5. ^ "DOTr eyes Feb. 27 Metro Manila subway launch". Manila Bulletin News. Retrieved 16 February 2019.
  6. ^
  7. ^ Rappler (22 August 2016). "Duterte admin revives plan to build Metro Manila subway". Public-Private Partnership Center. Retrieved 20 April 2017.
  8. ^ "Japan set to fund Metro Manila subway, 2 other rail projects". Public-Private Partnership Center. Retrieved 20 April 2017.
  9. ^ a b c News, ABS-CBN. "Metro Manila Subway: PH, Japan sign loan deal". ABS-CBN News. Retrieved 3 April 2018.
  10. ^ Dela Paz, C. J. V. (2 September 2014). "Plan seeks to untangle gridlock". Business World. New Manila, Quezon City, Philippines: BusinessWorld Publishing Corporation. Retrieved 18 September 2014.
  11. ^ (The Philippines) MEGA MANILA INFRASTRUCTURE ROADMAP (Long Ver.). JICAChannel02: The Official Global Channel of the Japan International Cooperation Agency (JICA). Japan International Cooperation Agency (JICA), Republic of the Philippines National Economic Development Authority (NEDA). 10 June 2014.
  12. ^ Main Points of the Roadmap (PDF) (Report). Japan International Cooperation Agency. September 2014.
  13. ^ Garcia, Cathy Rose. "Why gov't rejected subway for Metro Manila in the 1970s". Public-Private Partnership Center. Retrieved 20 April 2017.
  14. ^ Palafox, Felino, Jr. "1977 plan still remains to be carried out". The Manila Times. Retrieved 20 April 2017.
  15. ^ a b c Jose, Ricardo; Mabazza, Daniel; Lagman, Marco Stefan; Villasper, Jonathan. "Planning Metro Manila's Mass Transit System" (PDF). Archived from the original (PDF) on 20 April 2017. Retrieved 20 April 2017.
  16. ^ The LRT Line 1 System – The Yellow Line. [ca. 2010]. Light Rail Transit Authority. Retrieved 19 January 2010. Archived 1 March 2009 at the Wayback Machine
  17. ^ a b "Duterte, Abe may sign Mega Manila subway deal in November". Rappler. Retrieved 19 April 2017.
  18. ^ Nicolas, Bernadette D. "Government awards P11-billion subway contract to Japanese group". BusinessMirror. Retrieved 8 December 2018.
  19. ^ "Japanese consortium bags subway contract". The Manila Times Online. 22 November 2018. Retrieved 8 December 2018.
  20. ^ Vera, Ben O. de. "1st 3 Metro Manila subway stations seen operational by 2022". Retrieved 3 April 2018.
  21. ^ "Department of Transportation – Philippines". Retrieved 25 February 2019.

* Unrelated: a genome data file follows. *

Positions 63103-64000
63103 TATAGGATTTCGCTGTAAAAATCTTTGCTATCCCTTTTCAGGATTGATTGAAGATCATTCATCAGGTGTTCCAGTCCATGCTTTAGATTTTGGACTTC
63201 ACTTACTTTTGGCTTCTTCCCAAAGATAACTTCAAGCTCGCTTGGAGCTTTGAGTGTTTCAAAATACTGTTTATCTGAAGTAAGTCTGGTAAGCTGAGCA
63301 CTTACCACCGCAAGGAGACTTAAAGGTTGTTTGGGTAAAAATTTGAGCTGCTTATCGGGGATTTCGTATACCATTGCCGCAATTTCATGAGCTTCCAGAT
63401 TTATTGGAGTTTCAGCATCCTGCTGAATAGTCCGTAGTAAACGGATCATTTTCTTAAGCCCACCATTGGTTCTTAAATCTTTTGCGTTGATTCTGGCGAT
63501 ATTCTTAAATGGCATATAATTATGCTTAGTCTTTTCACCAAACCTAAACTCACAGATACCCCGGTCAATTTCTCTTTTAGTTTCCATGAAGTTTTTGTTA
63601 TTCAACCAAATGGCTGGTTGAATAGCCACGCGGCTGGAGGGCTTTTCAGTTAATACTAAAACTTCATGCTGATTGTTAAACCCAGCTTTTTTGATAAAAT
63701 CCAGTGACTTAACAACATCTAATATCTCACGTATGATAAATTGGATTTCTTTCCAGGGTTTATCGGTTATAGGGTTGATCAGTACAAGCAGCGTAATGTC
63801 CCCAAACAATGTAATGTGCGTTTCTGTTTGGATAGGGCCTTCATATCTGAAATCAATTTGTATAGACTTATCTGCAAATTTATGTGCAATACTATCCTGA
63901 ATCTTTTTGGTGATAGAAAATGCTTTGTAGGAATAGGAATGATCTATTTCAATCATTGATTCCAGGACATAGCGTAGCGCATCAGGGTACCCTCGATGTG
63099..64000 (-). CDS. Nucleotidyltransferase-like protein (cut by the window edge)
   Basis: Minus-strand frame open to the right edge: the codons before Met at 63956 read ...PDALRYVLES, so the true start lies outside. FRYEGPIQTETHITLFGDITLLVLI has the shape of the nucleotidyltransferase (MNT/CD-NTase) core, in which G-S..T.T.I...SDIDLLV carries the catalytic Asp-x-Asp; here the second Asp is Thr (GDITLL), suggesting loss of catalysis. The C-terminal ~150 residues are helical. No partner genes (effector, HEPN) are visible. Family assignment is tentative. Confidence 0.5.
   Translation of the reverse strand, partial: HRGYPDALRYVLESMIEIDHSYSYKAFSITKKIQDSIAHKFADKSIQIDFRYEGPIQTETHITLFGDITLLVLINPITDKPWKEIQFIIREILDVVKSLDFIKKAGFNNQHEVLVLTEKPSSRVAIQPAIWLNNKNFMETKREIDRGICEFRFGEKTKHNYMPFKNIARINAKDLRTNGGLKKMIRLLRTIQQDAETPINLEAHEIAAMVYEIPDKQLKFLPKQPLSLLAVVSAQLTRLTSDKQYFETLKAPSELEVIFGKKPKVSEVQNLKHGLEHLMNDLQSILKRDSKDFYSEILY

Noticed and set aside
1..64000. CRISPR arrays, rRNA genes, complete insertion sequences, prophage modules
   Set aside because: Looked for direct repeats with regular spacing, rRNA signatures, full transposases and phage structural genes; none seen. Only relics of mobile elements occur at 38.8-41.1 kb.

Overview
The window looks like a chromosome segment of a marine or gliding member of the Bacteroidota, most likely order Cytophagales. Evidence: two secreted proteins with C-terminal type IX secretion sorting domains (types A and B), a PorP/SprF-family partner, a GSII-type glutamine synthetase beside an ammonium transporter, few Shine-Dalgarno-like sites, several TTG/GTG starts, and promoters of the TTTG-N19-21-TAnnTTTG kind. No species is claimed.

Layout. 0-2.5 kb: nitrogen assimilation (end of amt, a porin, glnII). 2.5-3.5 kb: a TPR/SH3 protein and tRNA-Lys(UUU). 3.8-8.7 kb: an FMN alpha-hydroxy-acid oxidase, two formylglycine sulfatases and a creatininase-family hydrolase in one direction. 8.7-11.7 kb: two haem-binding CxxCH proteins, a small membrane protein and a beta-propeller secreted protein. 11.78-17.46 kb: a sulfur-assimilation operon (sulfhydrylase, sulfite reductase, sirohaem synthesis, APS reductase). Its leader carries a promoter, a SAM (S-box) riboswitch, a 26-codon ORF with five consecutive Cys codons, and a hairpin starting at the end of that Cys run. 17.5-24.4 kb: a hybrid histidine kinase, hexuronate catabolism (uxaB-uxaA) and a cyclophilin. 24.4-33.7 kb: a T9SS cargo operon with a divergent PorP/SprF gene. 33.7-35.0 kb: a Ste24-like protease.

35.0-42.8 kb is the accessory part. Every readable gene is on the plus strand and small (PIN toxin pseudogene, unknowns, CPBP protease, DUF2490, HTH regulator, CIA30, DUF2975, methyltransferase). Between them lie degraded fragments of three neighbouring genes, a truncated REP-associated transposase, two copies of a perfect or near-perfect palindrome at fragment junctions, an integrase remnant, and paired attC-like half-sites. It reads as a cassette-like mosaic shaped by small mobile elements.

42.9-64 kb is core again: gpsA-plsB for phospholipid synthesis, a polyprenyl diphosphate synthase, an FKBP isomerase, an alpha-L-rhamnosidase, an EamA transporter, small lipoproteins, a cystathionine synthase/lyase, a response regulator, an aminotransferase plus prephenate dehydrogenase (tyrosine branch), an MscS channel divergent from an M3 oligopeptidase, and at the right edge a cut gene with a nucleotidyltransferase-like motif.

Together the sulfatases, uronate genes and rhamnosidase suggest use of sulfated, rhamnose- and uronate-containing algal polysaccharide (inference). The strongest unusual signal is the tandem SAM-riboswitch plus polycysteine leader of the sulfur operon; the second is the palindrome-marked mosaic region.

22. ^ "DOTr signs deal for Metro Manila Subway's first 3 stations". Rappler. Retrieved 25 February 2019.
  23. ^ a b c d e f "Roadmap for Transport Infrastructure Development for Metro Manila and Its Surrounding Areas (Region III and Region IV-A): SUPPLEMENTARY REPORT ON MEGA MANILA SUBWAY PROJECT" (PDF). National Economic and Development Authority. Retrieved 20 April 2017.
  24. ^ Nelson, Alan R.; Personius, Stephen F.; Rimando, Rolly E.; Punongbayan, Raymundo S.; Tungol, Norman; Mirabueno, Hannah; Rasdas, Ariel (2000). "Multiple Large Earthquakes in the Past 1500 Years on a Fault in Metropolitan Manila, the Philippines". Bulletin of the Seismological Society of America. Seismological Society of America. 90 (1): 84. doi:10.1785/0119990002.
  25. ^ "36-km P355.6-B Metro subway launched". Manila Bulletin Business. Retrieved 12 March 2019.
  26. ^ "Konstruksiyon ng Metro Manila Subway sisimulan na". ABS-CBN News (in Tagalog). Retrieved 18 March 2019.
  27. ^ "6 subway stations to rise on gov't properties". Philippine News Agency. Retrieved 8 March 2019.
  28. ^ "Metro Manila Subway". Retrieved 25 February 2019.
  29. ^ "Construction begins on Metro Manila Subway". Retrieved 5 March 2019.
  30. ^ "'Ambitious' Metro Manila subway to be built by 2024 – DOTr". CNN Philippines. Retrieved 19 April 2017.
  31. ^ Feasibility Study on the North South Railway Project-South Line (Commuter) in the Republic of the Philippines: DRAFT FINAL REPORT (PDF) (Report). Japan International Cooperation Agency. October 2018.